At $25 A Share, General Electric Too Good To Miss

Jan.28.14 | About: General Electric (GE)

General Electric (NYSE:GE) has had a rough start this year with its stock dropping by 11% year to date. It is currently trading at $24.95 per share. In its 4th quarter earnings release, General Electric announced its earnings per share had reached $1.36 in fiscal year 2013, 6% higher than in 2012. It paid its shareholders $0.79 per share in dividends in 2013, which was 13% higher than in 2012. The company's recent dividend raise to $0.22 per quarter means shares in GE are now yielding 3.53% annually. This means General Electric's dividend yield is a lot higher than Honeywell's (NYSE:HON) and 3M's (NYSE:MMM).

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(Source: Google Finance)

Despite paying its shareholders a relatively high dividend, General Electric's payout ratio in the past 12 months was only 58.0%. Analysts expect General Electric's earnings per share to reach $1.70 in fiscal year 2014, which means that a quarterly dividend of $0.22 would keep the payout ratio at close to 50%. Furthermore, GE has shown its dedication to returning capital to shareholders by buying back $10.4 billion of its own stock. At the current price per share, General Electric is valued at only 14.7 times expected earnings for 2014, making it a lot cheaper than its competitors.

(Source: Yahoo Finance)

General Electric's five-year average price to earnings ratio is 16.1, while its 10-year average stands at 16.8. This means the forward p/e ratio for GE is slightly lower than it has been in recent years.

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(Sources: Morningstar , Yahoo Finance)

General Electric saw some very impressive growth in its Oil & Gas and Aviation segments, both in terms of revenue and profits. Oil & Gas revenues were up by 11% compared to 2012, reaching $16.98 billion. Profits for the segment were up by 13%, to $2.18 billion. Aviation revenues increased by 10% to $21.91 billion, while profits were up by 16% to $4.35 billion. Revenues in General Electric's most profitable industrial sector, Power & Water,dropped by 13%. However, profits were down by only 8%. Profit for GE Capital was up by 12% despite a 3% drop in revenue.

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(Source: GE quarterly report Q4 2013)

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(Source: GE quarterly report Q4 2013)

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(Source: GE quarterly report Q4 2013)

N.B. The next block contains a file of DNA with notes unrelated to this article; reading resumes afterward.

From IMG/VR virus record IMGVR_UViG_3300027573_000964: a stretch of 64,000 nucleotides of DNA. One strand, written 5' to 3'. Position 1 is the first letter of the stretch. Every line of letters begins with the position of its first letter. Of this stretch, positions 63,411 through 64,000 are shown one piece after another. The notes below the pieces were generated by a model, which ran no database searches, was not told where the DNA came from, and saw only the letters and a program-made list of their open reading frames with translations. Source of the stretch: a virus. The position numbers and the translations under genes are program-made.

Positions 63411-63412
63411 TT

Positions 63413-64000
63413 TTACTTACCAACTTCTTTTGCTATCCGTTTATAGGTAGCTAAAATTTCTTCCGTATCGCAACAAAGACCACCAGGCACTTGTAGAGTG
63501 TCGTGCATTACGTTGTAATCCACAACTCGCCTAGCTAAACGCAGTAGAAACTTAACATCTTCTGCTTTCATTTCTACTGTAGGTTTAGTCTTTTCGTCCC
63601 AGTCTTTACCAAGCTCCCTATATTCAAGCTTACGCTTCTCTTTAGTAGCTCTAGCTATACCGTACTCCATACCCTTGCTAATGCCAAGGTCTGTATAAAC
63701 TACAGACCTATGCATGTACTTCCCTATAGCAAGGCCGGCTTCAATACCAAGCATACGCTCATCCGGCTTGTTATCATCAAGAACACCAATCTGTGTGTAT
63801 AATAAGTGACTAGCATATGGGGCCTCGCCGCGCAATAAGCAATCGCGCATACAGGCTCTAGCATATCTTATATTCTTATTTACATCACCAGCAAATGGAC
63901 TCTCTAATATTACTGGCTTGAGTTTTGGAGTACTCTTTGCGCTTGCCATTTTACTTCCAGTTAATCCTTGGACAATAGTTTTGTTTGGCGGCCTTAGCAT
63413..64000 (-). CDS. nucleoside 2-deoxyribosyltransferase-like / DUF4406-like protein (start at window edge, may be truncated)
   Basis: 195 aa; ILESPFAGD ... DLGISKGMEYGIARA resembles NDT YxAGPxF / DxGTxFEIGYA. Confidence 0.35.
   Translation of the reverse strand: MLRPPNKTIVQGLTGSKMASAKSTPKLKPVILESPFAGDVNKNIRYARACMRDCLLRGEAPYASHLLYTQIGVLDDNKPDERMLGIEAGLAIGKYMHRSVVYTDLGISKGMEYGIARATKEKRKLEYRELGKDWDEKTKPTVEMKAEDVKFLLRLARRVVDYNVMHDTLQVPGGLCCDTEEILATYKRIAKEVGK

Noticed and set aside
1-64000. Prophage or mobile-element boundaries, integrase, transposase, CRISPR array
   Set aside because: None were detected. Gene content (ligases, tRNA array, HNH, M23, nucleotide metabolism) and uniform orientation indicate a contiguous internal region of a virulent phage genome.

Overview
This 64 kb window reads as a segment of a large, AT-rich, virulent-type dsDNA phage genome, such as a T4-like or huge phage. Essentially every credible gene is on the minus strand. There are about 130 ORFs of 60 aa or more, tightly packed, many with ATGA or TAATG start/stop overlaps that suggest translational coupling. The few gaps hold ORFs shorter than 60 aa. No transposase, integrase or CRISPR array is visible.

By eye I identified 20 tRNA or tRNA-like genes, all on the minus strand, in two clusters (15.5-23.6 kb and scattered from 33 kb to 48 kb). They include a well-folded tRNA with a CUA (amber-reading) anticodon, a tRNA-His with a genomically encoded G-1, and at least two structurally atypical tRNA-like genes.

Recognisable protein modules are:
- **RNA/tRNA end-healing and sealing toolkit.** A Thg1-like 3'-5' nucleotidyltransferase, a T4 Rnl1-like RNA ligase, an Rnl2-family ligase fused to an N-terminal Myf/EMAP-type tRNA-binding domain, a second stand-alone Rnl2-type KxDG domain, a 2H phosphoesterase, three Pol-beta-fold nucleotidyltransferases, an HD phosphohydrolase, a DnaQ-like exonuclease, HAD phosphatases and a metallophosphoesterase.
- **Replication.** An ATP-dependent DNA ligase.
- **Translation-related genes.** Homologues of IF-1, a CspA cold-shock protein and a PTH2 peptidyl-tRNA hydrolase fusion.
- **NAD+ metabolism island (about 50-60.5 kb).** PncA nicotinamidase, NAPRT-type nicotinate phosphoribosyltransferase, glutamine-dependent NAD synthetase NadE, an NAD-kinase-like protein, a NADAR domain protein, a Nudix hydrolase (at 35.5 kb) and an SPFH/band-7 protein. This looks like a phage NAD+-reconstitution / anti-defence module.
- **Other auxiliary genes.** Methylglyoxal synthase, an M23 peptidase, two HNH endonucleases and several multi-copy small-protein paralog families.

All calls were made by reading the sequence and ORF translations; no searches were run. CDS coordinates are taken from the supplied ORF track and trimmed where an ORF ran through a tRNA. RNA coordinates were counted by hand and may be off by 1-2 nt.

In fiscal year 2013, General Electric increased its profit margin (profit divided by revenue) in all segments except Energy Management, which dropped slightly from 1.77% to 1.45%. It should be noted that the Energy Management segment is quite small, contributing only 5% to GE's total revenues last year, so a decrease in profit margin has little effect on the company's overall profit margins. An increasing profit margin is a sign the company is running more cost-efficient, something I always consider to be a very positive sign.

Conclusion:

It's quite rare to see a company like General Electric trading at a forward price to earnings ratio of less than 15. GE lost quite a bit of revenues and profits in its Power & Water segment, but was able to more than make up for it thanks to large growth in both its Oil & Gas and Aviation segments. The company showed investors its ability to cut costs and increase its profit margins in almost all segments. At current prices, GE is a lot cheaper than the 2 companies I have chosen to compare it to. General Electric's immense size means that by buying just one stock, investors can get exposure to several different segments. For me, the current yield of 3.53% is just too good to miss. I will be buying shares in GE.

Disclaimer: I am not a registered investment advisor and do not provide specific investment advice. The information contained herein is for informational purposes only. Nothing in this article should be taken as a solicitation to purchase or sell securities. Before buying or selling any stock you should do your own research and reach your own conclusion. It is up to investors to make the correct decision after necessary research. Investing includes risks, including loss of principal.

Disclosure: I am long GE. I wrote this article myself, and it expresses my own opinions. I am not receiving compensation for it (other than from Seeking Alpha). I have no business relationship with any company whose stock is mentioned in this article.